Clinical Epidemiology and Ageing

Volatile Organic Compounds of Malignant Breast Cancer Wounds: Identification and Odors.

Thuleau A, Dugay J, Dacremont C, Jemmali Z, Elard J, De Ricke Y, Cassoux N, Watson S, Escande M-C, Fromantin I Wounds. 2018;30(11):337–344.

INTRODUCTION: During the metabolic processes of malignant wounds, bacteria produce a large amount of volatile organic compounds (VOCs) that are responsible for malodors and may have a major impact on the patient's quality of life with a risk of isolation.

OBJECTIVE: A translational study was conducted on 32 malignant breast wounds by combining the identification of bacterial strains present on wounds, the identification of VOCs produced by these bacterial strains, and sensory evaluation to assess odor intensity and quality of odorous bacteria.

MATERIALS AND METHODS: Thirty-two patients with malignant breast cancer wounds > 10 cm2 at various stages of the disease (curative or palliative) were included in the protocol. Volatile organic compounds were collected from primary dressings by headspace solid-phase microextraction and then analyzed by gas chromatography separation coupled with a mass spectrometer detector analysis. Microbiological samplings were taken and analyzed on agar plates. The odors of selected bacteria were assessed by a panel of staff members.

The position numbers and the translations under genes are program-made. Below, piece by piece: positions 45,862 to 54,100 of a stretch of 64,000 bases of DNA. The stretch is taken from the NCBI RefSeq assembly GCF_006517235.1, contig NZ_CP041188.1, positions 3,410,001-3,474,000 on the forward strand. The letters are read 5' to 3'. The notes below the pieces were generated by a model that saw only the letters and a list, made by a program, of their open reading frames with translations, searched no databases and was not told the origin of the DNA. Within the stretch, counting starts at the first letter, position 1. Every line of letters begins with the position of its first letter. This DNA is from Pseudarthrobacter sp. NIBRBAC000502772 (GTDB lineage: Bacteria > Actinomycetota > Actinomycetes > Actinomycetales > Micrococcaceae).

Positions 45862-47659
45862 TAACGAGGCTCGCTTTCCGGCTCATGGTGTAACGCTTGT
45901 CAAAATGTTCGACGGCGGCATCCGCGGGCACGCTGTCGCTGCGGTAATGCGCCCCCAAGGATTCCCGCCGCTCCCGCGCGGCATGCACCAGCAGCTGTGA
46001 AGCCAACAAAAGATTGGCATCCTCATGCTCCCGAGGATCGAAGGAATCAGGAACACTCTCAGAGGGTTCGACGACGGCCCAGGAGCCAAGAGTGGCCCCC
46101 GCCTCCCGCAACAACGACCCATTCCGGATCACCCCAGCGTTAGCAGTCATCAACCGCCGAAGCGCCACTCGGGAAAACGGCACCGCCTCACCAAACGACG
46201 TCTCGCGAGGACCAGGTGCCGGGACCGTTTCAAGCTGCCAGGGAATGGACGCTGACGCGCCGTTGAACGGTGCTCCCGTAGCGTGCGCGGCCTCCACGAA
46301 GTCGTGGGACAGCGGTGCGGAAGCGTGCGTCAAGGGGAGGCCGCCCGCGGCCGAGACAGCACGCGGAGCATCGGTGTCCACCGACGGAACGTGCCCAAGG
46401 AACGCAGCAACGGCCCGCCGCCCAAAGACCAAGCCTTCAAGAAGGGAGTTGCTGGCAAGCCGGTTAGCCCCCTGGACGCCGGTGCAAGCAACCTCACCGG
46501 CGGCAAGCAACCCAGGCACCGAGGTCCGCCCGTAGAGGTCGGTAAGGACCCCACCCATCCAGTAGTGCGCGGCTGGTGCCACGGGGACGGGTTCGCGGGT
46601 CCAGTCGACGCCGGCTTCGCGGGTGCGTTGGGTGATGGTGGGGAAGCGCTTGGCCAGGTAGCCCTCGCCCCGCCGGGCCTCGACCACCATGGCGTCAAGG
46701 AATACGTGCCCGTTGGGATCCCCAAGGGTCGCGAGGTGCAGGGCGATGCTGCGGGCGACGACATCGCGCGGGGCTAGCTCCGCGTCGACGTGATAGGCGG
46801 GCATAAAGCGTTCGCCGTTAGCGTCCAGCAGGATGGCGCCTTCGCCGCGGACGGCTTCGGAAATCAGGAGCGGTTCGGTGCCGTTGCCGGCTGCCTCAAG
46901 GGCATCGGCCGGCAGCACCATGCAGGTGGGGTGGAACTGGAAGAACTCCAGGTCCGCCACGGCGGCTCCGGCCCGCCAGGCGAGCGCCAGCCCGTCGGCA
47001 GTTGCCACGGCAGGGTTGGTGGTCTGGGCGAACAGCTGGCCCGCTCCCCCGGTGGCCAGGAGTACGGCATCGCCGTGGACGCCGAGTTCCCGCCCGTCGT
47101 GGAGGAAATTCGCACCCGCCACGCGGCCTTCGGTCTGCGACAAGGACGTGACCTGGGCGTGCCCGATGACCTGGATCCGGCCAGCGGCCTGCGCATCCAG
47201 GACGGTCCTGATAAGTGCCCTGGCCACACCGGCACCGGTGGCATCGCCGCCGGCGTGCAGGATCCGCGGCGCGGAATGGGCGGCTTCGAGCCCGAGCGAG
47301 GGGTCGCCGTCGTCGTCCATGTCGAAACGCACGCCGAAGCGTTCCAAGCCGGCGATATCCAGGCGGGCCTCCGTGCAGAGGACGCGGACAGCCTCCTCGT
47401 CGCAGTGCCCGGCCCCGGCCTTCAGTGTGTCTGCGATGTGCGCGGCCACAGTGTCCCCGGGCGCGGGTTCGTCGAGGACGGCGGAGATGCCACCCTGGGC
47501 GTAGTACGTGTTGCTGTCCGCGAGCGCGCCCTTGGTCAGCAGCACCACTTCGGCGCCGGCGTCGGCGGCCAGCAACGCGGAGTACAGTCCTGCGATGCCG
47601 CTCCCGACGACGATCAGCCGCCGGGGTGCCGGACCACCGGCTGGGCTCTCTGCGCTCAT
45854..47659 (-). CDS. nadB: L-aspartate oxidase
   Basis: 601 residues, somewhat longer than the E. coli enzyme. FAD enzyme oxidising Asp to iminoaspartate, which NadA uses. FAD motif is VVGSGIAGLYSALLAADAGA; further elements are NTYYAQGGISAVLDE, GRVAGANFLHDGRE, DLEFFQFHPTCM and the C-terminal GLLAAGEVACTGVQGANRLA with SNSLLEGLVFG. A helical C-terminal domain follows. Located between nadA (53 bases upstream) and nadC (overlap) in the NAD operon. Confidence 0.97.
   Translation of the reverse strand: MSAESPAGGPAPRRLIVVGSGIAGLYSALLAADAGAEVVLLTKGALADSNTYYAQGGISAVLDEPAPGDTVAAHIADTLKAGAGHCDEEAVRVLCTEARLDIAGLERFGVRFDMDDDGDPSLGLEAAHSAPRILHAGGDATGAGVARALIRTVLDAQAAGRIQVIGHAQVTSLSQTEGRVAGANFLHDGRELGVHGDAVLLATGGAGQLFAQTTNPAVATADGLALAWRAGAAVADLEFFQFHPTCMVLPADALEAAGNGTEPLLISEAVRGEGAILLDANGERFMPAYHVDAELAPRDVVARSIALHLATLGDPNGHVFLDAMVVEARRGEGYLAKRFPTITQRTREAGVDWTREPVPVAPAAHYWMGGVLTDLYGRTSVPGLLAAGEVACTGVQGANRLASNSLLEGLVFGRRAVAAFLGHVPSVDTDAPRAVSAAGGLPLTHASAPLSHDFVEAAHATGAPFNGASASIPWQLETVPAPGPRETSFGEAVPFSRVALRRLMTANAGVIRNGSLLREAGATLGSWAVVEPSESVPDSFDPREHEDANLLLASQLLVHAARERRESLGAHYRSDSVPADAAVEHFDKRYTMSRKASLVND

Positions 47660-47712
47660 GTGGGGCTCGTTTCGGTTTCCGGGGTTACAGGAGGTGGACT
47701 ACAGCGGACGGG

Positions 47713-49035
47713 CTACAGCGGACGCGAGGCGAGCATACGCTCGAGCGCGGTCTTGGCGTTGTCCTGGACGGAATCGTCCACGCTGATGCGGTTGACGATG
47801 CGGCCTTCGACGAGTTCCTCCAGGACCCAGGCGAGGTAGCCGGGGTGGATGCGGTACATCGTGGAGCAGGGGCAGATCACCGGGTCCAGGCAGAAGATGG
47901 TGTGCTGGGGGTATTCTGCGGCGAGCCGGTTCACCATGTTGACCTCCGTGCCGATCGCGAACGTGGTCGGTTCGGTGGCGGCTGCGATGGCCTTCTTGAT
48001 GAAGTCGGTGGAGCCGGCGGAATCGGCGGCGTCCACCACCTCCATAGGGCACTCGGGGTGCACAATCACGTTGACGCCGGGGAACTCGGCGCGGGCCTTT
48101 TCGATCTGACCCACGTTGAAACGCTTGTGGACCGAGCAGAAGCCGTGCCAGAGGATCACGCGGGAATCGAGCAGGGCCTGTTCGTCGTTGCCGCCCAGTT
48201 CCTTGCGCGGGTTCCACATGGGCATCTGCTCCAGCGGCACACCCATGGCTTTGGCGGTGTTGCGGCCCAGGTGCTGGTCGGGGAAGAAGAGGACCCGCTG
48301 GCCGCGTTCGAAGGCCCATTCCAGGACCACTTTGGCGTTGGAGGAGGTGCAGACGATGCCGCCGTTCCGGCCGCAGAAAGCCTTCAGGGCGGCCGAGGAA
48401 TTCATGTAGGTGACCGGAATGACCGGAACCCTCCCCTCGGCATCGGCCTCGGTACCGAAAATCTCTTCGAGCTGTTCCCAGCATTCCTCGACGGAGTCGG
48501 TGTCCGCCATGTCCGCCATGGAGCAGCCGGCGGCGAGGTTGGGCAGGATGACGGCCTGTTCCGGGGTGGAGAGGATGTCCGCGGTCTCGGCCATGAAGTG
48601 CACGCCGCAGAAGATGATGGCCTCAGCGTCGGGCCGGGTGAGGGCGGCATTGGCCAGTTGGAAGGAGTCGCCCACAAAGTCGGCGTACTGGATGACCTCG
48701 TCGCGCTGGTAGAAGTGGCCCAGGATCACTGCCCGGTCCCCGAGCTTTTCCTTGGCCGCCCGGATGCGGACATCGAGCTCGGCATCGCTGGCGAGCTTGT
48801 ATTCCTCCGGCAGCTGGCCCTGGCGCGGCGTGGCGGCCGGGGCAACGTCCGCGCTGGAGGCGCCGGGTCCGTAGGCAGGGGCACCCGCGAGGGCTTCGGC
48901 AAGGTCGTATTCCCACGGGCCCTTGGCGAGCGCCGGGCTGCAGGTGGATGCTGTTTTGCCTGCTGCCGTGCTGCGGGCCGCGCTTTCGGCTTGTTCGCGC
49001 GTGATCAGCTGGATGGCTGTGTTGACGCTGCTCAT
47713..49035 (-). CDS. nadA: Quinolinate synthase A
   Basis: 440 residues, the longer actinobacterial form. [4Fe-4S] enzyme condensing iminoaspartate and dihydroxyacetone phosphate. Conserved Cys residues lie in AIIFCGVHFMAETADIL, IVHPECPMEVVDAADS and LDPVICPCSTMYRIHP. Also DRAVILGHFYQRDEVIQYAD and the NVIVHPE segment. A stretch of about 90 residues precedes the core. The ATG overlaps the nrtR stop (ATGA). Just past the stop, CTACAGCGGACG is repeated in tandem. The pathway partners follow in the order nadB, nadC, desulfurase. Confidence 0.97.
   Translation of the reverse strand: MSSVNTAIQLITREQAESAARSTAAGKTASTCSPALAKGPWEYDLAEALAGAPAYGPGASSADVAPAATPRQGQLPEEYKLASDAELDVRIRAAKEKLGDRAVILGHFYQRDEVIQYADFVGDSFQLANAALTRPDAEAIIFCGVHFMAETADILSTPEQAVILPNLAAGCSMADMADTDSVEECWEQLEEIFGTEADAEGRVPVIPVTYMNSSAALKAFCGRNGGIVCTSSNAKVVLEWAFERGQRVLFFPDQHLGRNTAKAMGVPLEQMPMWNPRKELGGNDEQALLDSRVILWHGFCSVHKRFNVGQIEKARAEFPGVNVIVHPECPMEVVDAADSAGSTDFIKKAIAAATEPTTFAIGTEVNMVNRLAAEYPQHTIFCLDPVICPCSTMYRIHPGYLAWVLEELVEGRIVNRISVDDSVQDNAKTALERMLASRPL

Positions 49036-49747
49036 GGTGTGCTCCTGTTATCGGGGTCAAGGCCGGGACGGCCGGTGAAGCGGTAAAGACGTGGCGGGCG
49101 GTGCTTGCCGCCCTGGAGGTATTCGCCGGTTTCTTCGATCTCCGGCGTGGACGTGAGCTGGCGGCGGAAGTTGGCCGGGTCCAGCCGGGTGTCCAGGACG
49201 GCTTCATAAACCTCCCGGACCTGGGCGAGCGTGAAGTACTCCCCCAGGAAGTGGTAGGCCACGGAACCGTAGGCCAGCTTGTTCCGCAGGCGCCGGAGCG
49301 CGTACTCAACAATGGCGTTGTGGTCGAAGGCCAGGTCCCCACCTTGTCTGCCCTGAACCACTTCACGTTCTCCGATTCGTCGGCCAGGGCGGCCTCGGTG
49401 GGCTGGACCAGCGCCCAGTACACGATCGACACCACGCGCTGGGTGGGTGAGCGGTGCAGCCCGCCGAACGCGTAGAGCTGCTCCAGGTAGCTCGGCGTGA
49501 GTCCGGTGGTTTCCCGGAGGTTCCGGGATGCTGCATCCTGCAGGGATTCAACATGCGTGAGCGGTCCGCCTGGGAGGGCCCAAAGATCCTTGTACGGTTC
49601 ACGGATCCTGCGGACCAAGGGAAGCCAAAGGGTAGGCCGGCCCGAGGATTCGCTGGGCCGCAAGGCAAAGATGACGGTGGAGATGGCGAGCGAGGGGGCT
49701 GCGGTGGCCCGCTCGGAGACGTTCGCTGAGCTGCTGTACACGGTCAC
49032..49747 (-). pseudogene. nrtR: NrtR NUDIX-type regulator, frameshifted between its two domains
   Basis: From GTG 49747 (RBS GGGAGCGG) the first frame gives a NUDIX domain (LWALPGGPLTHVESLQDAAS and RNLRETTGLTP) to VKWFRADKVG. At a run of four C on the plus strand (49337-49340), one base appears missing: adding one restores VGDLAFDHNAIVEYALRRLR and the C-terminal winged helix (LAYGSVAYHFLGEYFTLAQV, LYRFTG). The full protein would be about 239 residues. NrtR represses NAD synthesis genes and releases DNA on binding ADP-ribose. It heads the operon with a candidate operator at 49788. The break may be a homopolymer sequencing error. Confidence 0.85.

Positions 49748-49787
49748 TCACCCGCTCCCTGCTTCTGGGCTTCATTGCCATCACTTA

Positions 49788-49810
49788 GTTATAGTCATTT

RESULTS: Proteus mirabilis and Fusobacterium necrophorum seem to produce the strongest and most typical malignant wound odor. The VOCs were analyzed and dimethyl disulfide, dimethyl trisulfide, phenol, indole, and 3-methylbutanal were found to be produced by bacteria generating the most typical wound odor.

CONCLUSIONS: This study suggests the bacteria present in wounds may be responsible for odors. In addition, these findings could pave the way to engineer new types of dressings and to develop an evaluation method to assess their efficiency both quantitatively and qualitatively as well as improve quality of palliative care and comfort for women with malignant wounds.


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